GE15: Hope to see international observers brought in – Ambiga

Malaysian Election Commission chairman Datuk Abdul Ghani Salleh announcing the 15th General Election date at a press conference on Oct 20. Photo courtesy of EC Facebook.  
File photo of former Bar Council President Ambiga Sreenevasan. Ambiga, who is also former Bersih 2.0 chairman, has raised a pertinent concern on Sabahans and Sarawakians working in Peninsular Malaysia. Currently they do not have postal voting option. Many are not expected to travel back to vote.

KUALA LUMPUR, Nov 1 – It will be good to have international observers brought in for the upcoming 15th General Election (GE15), says former Bersih 2.0 chairman, Ambiga Sreenevasan.

Responding to some questions from Weekly Echo on what has improved in the Election Commission (EC) since the 2014 election when the EC was found to have committed several offences, she said there had been an improvement.

“I believe that EC did improve under Azhar Harun (former EC chief, who became the Dewan Rakyat Speaker in 2020) when he brought in new blood.

“However not enough has been done to clean up the electoral roll. For the coming elections I hope we can see International observers being brought in.”

Ambiga, a former Bar Council president, also said the postal voter system could have been much better.

“There could have been more time given to send the votes back to Malaysia. East Malaysians living and working in West Malaysia should have been allowed to vote by postal ballots.”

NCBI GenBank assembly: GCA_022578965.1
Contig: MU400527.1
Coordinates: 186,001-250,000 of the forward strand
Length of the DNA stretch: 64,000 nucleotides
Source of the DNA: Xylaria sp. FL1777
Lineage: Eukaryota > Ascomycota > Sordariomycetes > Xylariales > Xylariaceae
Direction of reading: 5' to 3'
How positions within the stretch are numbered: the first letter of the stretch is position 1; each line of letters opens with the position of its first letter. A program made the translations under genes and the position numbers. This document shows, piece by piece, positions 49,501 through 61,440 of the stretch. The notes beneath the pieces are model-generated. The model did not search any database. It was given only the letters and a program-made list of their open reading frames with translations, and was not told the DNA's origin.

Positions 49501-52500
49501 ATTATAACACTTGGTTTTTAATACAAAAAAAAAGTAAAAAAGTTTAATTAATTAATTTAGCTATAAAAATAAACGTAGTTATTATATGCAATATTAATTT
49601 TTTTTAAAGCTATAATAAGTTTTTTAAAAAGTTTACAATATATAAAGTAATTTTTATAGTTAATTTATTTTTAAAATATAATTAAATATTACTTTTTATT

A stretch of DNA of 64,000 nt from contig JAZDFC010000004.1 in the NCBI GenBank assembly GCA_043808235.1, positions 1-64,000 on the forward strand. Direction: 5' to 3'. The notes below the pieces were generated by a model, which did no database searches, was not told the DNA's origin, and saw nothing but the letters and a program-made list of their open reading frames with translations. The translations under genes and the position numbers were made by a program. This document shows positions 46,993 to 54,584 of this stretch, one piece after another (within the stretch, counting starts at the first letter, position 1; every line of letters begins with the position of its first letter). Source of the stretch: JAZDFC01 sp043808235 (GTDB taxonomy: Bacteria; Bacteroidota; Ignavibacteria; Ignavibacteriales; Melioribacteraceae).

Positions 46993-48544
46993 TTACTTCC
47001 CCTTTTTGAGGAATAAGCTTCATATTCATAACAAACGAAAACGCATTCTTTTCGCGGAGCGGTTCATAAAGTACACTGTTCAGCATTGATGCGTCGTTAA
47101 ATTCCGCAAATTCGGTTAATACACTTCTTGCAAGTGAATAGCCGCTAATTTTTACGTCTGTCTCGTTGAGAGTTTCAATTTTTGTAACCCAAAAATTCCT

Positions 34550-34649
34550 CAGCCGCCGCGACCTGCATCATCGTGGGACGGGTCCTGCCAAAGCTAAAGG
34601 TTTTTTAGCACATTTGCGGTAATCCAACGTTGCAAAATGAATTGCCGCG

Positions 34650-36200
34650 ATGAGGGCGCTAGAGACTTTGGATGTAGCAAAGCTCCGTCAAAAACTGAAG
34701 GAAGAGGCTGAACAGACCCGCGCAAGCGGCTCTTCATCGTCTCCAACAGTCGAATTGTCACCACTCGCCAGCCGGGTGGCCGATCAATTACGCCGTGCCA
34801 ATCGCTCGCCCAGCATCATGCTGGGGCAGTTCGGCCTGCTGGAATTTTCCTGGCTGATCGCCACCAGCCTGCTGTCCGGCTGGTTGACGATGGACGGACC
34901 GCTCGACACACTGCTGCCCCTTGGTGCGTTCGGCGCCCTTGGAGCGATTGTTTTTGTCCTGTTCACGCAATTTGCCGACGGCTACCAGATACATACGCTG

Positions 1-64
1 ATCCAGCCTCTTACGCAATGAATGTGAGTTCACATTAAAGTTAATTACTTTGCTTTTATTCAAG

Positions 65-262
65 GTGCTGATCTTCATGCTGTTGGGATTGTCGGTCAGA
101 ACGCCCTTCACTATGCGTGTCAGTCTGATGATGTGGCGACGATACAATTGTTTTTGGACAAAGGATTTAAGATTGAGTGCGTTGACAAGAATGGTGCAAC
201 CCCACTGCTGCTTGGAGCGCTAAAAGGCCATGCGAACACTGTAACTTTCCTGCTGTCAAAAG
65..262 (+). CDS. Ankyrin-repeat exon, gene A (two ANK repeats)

With the threats of flood, she said it would be critical to have in place a mechanism that would safeguard the people’s votes.

“We need to know what the standard operating procedures are and how EC proposes to safeguard our votes. This is critical.”

She also raised concerns on whether the EC was prepared for the increase in new voters, and suggested they consider extending voting times if it becomes necessary to accommodate voters.

Malaysians will go the polls on 19th November. Nomination of candidates for the general election will be held on 5th November while early voting has been set for 15th November.

More than 20 million Malaysians are expected to vote in their representatives for the the 222-seat Parliament.

Meanwhile, for the thousands of Sabahans and Sarawakians working in Peninsular Malaysia, the chance to vote in the new government remains slim, as many plan to stay back rather than pay for an expensive trip back home to vote.

While application for postal voting was made available to members of the media, election officers, civil security forces, agencies and Malaysians residing abroad – with deadline for applications for Malaysians living abroad set on Oct 23, for agencies Oct 26 and for the rest Nov 2 – postal voting has not been made an option for the Sabahans and Sarawakians working in the peninsula.

For accounts executive, Suzie from Kota Kinabalu, it has been a difficult decision not to go back to vote.

“I don’t think I will be going back. The airfares are way too expensive. I am hoping that the prices will be reduced for the election period. I also tried to apply for a voluntary post with the EC, which would enable postal voting chance, but my submission was too late. They should have made postal voting an option for us,” she told Weekly Echo.